What does “Habeas Corpus” mean?
Occasionally, I will have someone ask me the meaning of the often used, but not so often known legal term habeas corpus. Habeas corpus is a latin terms that literally means “you have the body.” In its original use, a petition for habeas corpus was filed to request that the custodian of a prisoner be ordered to bring a prisoner to a county court to testify in a legal matter. This use of a petition for habeas corpus still exists, where a prisoner is in the custody of another county or penal system, and the prisoner’s presence is required for a legal proceeding. Typically, a prisoner will be transported to the local jurisdiction by the local Sheriff’s department, which will be responsible for guarding the prisoner during court proceedings and returning the prisoner to the other jurisdiction at the conclusion of the proceedings.
However, when most people think of a writ of habeas corpus, they have something more significant in mind – a petition demanding that the custodian of a prisoner explain in court the lawful basis upon which the prisoner has been detained. Requesting this type of “writ” (the legal term for a court order) is generally considered to be an “extraordinary remedy”, meaning that the prisoner has exhausted all other avenues of relief or appeal, and no other adequate remedy remains.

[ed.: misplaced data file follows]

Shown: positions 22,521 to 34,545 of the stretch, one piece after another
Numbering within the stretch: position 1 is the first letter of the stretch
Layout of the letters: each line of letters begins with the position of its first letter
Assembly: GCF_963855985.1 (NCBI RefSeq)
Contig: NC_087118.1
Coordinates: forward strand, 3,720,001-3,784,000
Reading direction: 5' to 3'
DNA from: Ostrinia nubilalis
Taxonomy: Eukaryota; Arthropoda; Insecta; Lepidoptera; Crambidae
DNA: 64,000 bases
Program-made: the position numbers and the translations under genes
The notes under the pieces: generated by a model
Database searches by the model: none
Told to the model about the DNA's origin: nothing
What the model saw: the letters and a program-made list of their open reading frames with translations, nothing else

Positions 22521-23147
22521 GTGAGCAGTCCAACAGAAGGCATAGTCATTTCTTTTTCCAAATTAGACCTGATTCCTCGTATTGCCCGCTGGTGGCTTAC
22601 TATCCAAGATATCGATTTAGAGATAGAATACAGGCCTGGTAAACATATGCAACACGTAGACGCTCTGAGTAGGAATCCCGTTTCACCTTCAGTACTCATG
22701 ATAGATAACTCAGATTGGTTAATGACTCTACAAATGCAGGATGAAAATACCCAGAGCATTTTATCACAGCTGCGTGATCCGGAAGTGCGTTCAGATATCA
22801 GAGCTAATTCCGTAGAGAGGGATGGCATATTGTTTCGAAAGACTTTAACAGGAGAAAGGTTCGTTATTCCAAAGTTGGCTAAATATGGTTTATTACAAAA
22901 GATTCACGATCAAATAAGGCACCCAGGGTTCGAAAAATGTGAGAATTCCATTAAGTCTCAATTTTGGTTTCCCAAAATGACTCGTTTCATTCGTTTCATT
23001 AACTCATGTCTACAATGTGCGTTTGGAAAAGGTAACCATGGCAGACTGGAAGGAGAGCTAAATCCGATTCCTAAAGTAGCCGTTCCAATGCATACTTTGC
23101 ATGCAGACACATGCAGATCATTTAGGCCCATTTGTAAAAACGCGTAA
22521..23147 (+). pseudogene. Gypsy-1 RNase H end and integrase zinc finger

A petition for habeas corpus typically includes the following
- The identity of the prisoner;
- The identity of the prisoner’s custodian;
- The time, date and place of the requested court hearing; and
- The issues to be addressed at that time by the court (in other words, the factual and legal basis asserted by a prisoner upon which the court is asked to rule the imprisonment unlawful.).
Once a court has been served with a petition for habeas corpus, depending upon the nature of the petition, it might grant a writ, deny the petition, or schedule a hearing on the petition. If the writ is granted, the writ may be served upon the custodian of the prisoner demanding that the prisoner be produced in court as ordered.
If a writ of habeas corpus is issued, the prisoner will be brought to court at the scheduled date and time. The purpose of a hearing on a writ of habeas corpus is not to determine whether or not a prisoner is innocent, but is instead to determine if the legal basis asserted for the imprisonment is lawful. If the detention is unlawful, the prisoner must be released. Whether or not detention is lawful, if the charge against a prisoner is valid the prisoner may be subjected to trial on that charge. For example, a prisoner might file a petition for habeas corpus alleging detention on the basis of an unlawfully excessive bail, but even if the reviewing court finds the bail excessive and grants relief the prisoner would still have to stand trial on the underlying charge.
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